Travelocity Founder Trumpets Need for Innovation at Conference
Corporate Governance Experts Share Insights at Event Hosted by Naveen Jindal School of Management
Oct. 17, 2013
Audiences expect to be asked to turn off their cellphones.
Terry Jones was the keynote speaker at the 11th annual Corporate Governance Conference.
But Terry Jones, founder and former CEO of Travelocity.com, encouraged attendees to turn theirs on at the 11th annual Corporate Governance Conference at the Naveen Jindal School of Management (JSOM).
Jones, keynote speaker at the Institute for Excellence in Corporate Governance event, asked the group of executives and directors to download his mobile app, which allowed users to respond to a survey. The results appeared on a screen within seconds.
The exercise summed up Jones’ point about the need for corporations to embrace innovation.
“Change is inevitable,” Jones said. “Growth is optional.”
The sold-out event also featured speaker Raj Sisodia, co-author of the best-selling book Conscious Capitalism: Liberating the Heroic Spirit of Business, and a panel discussion that included Steve Bartlett, former Dallas mayor and U.S. representative, about being proactive in Washington politics. Dennis McCuistion, executive director of the institute and clinical professor, served as moderator.
“Change is inevitable. Growth is optional.”
Jones’ keynote address was part of the Max Hopper Speaker Series. Hopper, a longtime chief information officer of AMR (the parent company of American Airlines) and former chairman of the JSOM Advisory Council, was known for his groundbreaking work to develop the computerized airline reservation system SABRE. He died unexpectedly in 2010.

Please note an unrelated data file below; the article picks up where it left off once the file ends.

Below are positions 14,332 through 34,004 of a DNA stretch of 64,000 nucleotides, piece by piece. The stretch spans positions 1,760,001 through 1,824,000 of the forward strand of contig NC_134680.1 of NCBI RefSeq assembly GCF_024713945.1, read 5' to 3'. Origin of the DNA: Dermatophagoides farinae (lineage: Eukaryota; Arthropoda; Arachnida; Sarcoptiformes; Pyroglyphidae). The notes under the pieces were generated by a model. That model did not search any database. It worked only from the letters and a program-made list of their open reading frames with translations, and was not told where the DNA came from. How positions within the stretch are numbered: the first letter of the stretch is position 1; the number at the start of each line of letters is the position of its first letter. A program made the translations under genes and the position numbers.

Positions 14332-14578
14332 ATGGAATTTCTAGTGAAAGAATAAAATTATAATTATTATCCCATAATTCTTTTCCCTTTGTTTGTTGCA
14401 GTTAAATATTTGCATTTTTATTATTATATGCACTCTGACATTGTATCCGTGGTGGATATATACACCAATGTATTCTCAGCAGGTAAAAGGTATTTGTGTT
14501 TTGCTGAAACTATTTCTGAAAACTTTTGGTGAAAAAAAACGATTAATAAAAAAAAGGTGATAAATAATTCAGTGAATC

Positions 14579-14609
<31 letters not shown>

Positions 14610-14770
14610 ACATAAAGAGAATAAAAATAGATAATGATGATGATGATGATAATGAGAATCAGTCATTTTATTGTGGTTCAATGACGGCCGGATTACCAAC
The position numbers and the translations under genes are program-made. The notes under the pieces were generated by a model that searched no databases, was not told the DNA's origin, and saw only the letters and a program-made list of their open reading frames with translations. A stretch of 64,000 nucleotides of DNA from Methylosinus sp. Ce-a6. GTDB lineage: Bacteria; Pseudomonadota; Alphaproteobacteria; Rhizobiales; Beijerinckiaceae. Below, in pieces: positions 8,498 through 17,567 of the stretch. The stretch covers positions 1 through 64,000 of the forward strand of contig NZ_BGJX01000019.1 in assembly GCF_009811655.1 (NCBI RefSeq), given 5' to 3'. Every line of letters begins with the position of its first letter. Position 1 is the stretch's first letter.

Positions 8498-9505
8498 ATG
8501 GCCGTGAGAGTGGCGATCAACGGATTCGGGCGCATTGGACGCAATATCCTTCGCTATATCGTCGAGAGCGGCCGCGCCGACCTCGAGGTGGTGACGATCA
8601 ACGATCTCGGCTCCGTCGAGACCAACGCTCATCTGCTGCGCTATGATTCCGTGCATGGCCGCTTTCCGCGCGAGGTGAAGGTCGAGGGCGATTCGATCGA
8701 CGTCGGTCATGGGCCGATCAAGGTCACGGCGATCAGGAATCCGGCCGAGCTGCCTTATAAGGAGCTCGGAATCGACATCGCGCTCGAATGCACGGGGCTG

Jones told the audience that Hopper was a longtime mentor who taught him about creating a corporate culture that welcomes innovation. One thing that Jones said is essential is to “kill the project, not the person” if an idea doesn’t work.
He said it also means eliminating the “bozone layer” that stops good ideas from reaching the top, which involves rewarding managers who share their employees’ ideas. It also means listening closely to customers and using your own product.
“The world is moving so fast, don’t be taken in by the ‘dopeler effect,’” said Jones, which he described as a “tendency of stupid ideas to sound smarter if they come to you rapidly.”
Sisodia encouraged leaders to take a more holistic approach to business.
Raj Sisodia, co-author of the best-selling book Conscious Capitalism, was a featured speaker at the conference.
“I think a fundamental disconnect exists out there. We say the leaders, the executives work for the shareholders. No, you don’t work for the shareholders,” Sisodia said. “You work for the corporation. The corporation is its own thing. It’s a legal entity and in the law it’s almost equal to a person.
“When you work for that entity, your responsibility is the triumph and flourishment of that entity,” Sisodia said. “That includes shareholders, of course, but it cannot exclude customers, employees, communities and the environment. It simply cannot. So that’s our duty; we have to get involved in the purpose of the business.”
Also at the event, Ray Hemmig, a member of the UT Dallas Development Board and the JSOM Advisory Council, led a tribute at the conference to Dr. Constantine Konstans, the institute’s founding director, who died in May. JSOM is accepting donations for a Constantine Konstans Professorship in Accounting and Governance, which Hemmig established.